STAMFORD, Conn. -- As the Ebola outbreak in West Africa intensifies and the death toll pushes to over 700, Stamford-based AmeriCares is sending emergency medical aid to Sierra Leone and Liberia, including personal protective equipment for health workers at great risk in the battle to contain the deadly disease.
Ebola has already struck down dozens of health workers, including doctors and nurses, in the region, the nonprofit relief agency said in a statement.
AmeriCares has three new shipments underway, including an emergency air shipment to restock hospitals and clinics in Liberia, where President Ellen Johnson Sirleaf has made an urgent appeal for safety equipment for health workers.
The air shipment contains 20,000 pairs of gloves, 20,000 surgical masks and 60,000 surgical caps, among other medical supplies. Shipments of intravenous fluids to rehydrate Ebola patients are also headed to Liberia and Sierra Leone.
“With over 1,300 people infected already and the virus spreading rapidly, there is virtually an endless demand for safety equipment,” Garrett Ingoglia, AmeriCares vice president of emergency response, said in a statement. “If we don’t support the front-line health workers, there is no hope for controlling the epidemic.”
In Sierra Leone and Liberia, where leaders have declared a state of emergency, health care providers report intravenous fluids are in short supply. AmeriCares is sending enough intravenous fluids donated by Baxter International Inc. for 3,000 patients in both countries.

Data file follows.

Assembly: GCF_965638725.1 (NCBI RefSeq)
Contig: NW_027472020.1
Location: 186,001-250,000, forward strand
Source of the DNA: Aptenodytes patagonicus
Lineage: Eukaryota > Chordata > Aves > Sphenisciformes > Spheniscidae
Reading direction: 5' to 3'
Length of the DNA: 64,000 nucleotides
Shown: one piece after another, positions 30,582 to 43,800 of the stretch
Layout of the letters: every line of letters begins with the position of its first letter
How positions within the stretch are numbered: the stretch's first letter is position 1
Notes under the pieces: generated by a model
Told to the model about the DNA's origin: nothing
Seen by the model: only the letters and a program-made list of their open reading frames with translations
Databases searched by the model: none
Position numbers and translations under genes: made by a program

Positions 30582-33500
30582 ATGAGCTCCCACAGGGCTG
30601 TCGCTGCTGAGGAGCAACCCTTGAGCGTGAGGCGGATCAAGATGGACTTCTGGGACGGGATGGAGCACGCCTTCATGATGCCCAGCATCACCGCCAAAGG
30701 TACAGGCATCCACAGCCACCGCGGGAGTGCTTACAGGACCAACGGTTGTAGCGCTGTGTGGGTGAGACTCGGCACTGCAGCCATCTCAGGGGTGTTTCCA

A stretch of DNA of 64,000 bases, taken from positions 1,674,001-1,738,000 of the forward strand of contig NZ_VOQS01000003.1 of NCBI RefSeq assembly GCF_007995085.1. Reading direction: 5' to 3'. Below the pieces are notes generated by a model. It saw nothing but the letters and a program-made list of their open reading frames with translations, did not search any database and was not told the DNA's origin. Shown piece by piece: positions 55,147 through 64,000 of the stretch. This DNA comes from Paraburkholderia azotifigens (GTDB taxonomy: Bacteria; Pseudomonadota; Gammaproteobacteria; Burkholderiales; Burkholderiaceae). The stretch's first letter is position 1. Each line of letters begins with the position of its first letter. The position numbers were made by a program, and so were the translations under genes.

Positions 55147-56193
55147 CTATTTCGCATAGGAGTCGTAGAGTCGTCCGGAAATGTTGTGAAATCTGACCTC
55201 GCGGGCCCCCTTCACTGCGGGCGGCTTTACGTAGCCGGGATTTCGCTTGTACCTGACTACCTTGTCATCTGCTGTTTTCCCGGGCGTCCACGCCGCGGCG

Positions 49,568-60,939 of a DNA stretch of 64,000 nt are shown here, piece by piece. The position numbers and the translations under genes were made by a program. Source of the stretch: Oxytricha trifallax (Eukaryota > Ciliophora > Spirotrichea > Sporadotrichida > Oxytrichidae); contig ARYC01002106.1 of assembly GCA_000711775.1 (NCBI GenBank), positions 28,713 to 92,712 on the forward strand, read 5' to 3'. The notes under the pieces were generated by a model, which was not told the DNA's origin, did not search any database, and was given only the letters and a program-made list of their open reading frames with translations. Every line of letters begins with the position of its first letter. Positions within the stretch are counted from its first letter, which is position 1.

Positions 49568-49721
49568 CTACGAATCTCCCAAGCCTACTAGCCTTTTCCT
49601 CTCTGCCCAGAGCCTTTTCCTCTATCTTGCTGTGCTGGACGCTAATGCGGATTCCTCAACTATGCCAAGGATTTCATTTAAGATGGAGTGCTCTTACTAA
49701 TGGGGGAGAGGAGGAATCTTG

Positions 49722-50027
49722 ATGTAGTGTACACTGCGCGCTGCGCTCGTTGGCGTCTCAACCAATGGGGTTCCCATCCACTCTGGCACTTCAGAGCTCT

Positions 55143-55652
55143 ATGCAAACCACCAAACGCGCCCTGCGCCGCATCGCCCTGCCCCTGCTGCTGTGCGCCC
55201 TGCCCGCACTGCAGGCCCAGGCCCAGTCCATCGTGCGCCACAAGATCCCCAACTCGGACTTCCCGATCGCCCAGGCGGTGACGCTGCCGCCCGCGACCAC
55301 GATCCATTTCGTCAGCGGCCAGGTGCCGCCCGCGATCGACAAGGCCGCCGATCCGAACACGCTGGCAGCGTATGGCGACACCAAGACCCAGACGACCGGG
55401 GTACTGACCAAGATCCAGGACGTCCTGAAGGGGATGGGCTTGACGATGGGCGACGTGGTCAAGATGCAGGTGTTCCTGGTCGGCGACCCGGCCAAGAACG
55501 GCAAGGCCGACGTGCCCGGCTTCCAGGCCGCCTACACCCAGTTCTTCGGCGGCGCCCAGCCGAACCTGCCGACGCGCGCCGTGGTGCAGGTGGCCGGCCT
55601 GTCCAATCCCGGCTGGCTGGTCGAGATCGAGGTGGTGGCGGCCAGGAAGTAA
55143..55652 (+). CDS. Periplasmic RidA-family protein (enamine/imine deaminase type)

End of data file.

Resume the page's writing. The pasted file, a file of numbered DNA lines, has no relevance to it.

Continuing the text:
The fragile health systems in the region are ill-equipped to handle a health crisis of this scale, and the shortage of critical supplies and loss of skilled health workers continues to hamper the best efforts to contain the disease, AmeriCares said.
AmeriCares first responded to the outbreak in May with the purchase and distribution of protective gear and medical supplies for health workers in Liberia as well as support for public messaging campaigns to spread awareness about the disease for which there is no cure.
Here are facts about the deadly Ebola virus, from AmeriCares:
- The Ebola virus has one of the highest fatality rates— up to 90 percent. There is no vaccine and no cure.
- Ebola is transmitted through direct contact with blood, body fluids and tissues of infected persons. Bodies can remain contagious for up to 60 days.
- Ebola has an incubation period of two to 12 days. Symptoms include fever, weakness, muscle pain, headache and sore throat.
- There are five strains of Ebola virus, three of which have been associated with large outbreaks of the virus in Africa.
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